ability to concentrate on school work, which may decrease academic performance. Because young children are egocentric, they may attribute blame for
marital conflict to themselves (Wallerstein & Kelly 1980), resulting in feelings of
guilt and low self-esteem.
Children are often drawn into conflict between parents, resulting in a
deterioration in parent-child relationships and a disintegration of general family
cohesiveness (Amato 1986; Johnston, Kline & Tschann 1989). Furthermore,
through modeling verbal or physical aggression, parents indirectly teach their
children that disagreements are resolved through conflict rather than discussion.
For this reason, children from high-conflict families may not learn the social
skills (such as negotiation and compromise) necessary to ensure rewarding
relationships in childhood and adulthood. Finally, youth from conflicted
families may leave home early to escape from an aversive home environment
(Aquilino 1991). This pattern may involve curtailing educational plans; it may
also involve marriage at an early age to an inappropriate partner, resulting in
poor marital quality and an elevated risk of divorce.
THE RELATION BETWEEN DIVORCE AND MARITAL CONFLICT
As noted above, we consider four models linking parental marital conflict,
divorce, and offspring well-being: (1) conflict and divorce have independent
effects on children, (2) the relation between divorce and children's well-being is
due to their mutual association with conflict, (3) conflict affects children because
it increases the likelihood of divorce, and (4) conflict and divorce interact, with
the effects of divorce being positive when conflict is high and negative when
conflict is low.
A number of cross-sectional studies have included data on children in highdiscord two-parent families, low-discord two-parent families, and divorced
families. The majority of these studies show that children in both divorced and
high-discord two-parent families have more problems than children in lowdiscord two-parent families (e.g., Long et al. 1987; Peterson & Zill 1986). These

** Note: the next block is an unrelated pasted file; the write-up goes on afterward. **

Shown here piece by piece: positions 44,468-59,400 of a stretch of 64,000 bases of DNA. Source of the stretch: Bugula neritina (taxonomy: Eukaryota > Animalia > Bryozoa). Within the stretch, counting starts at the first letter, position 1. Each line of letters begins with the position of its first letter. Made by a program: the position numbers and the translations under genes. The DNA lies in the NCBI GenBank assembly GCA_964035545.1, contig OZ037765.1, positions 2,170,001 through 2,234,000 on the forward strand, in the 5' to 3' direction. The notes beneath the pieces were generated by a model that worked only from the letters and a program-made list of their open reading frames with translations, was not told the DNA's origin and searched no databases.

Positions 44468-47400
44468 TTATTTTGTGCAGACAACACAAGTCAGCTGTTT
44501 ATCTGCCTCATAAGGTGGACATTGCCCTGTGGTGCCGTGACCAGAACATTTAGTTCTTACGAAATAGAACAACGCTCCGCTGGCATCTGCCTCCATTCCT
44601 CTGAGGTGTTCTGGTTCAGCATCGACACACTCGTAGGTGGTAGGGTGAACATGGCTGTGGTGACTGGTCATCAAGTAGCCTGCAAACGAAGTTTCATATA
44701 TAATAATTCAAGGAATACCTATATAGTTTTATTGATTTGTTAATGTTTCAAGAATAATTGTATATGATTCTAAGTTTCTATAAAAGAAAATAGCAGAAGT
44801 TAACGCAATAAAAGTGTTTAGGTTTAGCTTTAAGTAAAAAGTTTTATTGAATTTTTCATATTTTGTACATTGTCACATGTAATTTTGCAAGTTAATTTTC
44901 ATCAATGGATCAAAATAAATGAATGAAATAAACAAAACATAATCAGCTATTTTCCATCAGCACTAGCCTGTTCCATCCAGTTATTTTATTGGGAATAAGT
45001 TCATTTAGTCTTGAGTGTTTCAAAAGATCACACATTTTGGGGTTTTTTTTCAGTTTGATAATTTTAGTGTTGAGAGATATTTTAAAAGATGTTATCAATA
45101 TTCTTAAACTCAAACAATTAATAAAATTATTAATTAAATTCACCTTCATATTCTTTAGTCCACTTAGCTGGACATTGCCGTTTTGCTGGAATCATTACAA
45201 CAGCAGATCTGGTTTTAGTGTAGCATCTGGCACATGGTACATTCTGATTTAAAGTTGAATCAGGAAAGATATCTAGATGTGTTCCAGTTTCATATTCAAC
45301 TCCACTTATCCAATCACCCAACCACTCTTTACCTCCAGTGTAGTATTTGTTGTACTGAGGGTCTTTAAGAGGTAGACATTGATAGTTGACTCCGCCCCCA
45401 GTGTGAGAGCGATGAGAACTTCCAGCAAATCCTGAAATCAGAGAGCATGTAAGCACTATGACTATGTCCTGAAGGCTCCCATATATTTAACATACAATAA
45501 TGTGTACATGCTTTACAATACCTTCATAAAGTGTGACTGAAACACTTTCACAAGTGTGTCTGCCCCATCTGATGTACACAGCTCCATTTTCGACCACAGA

results can be interpreted in two ways: They are consistent with the notion that
Parental Divorce and Marital Conflict / 899
both divorce and conflict have independent effects on children (model 1) and
with the notion that conflict is the primary cause of children's problems
(model 2). Other cross-sectional studies show that parental marital conflict, but
not divorce, is negatively associated with children's well-being (e.g., Enos &
Handal 1986; Long 1986). These studies suggest that conflict, rather than
divorce, is the key variable (model 2).
However, many cross-sectional studies reveal a particular rank order of
groups, with children in high-discord two-parent families having the most
problems, children in low-discord two-parent families having the fewest
problems, and children of divorce falling in between (Amato & Keith 1991a). As
such, these studies are consistent with the fourth model. If divorce improves the
well-being of children from high-discord homes, but lowers the well-being of
children from low-discord homes, then the overall mean for the divorced group
is likely to fall between the two. Overall, it is difficult to distinguish between
models 1, 2, and 4 on the basis of these studies.
Although prospective longitudinal studies of divorce are rare, they tend to
show that problems for children of divorce are apparent before marital dissolution. Block, Block, and Gjerde (1986) analyzed data from a sample of 101
families - 40 of which experienced divorce - over an 11-year period. They
found that boys (but not girls) whose parents divorced exhibited an elevated
number of behavioral problems several years prior to parental separation. This
result is consistent with the notion that parental marital conflict is responsible
for the problems often seen among children of divorce (model 2), although it is
also possible that other unmeasured characteristics of the family prior to divorce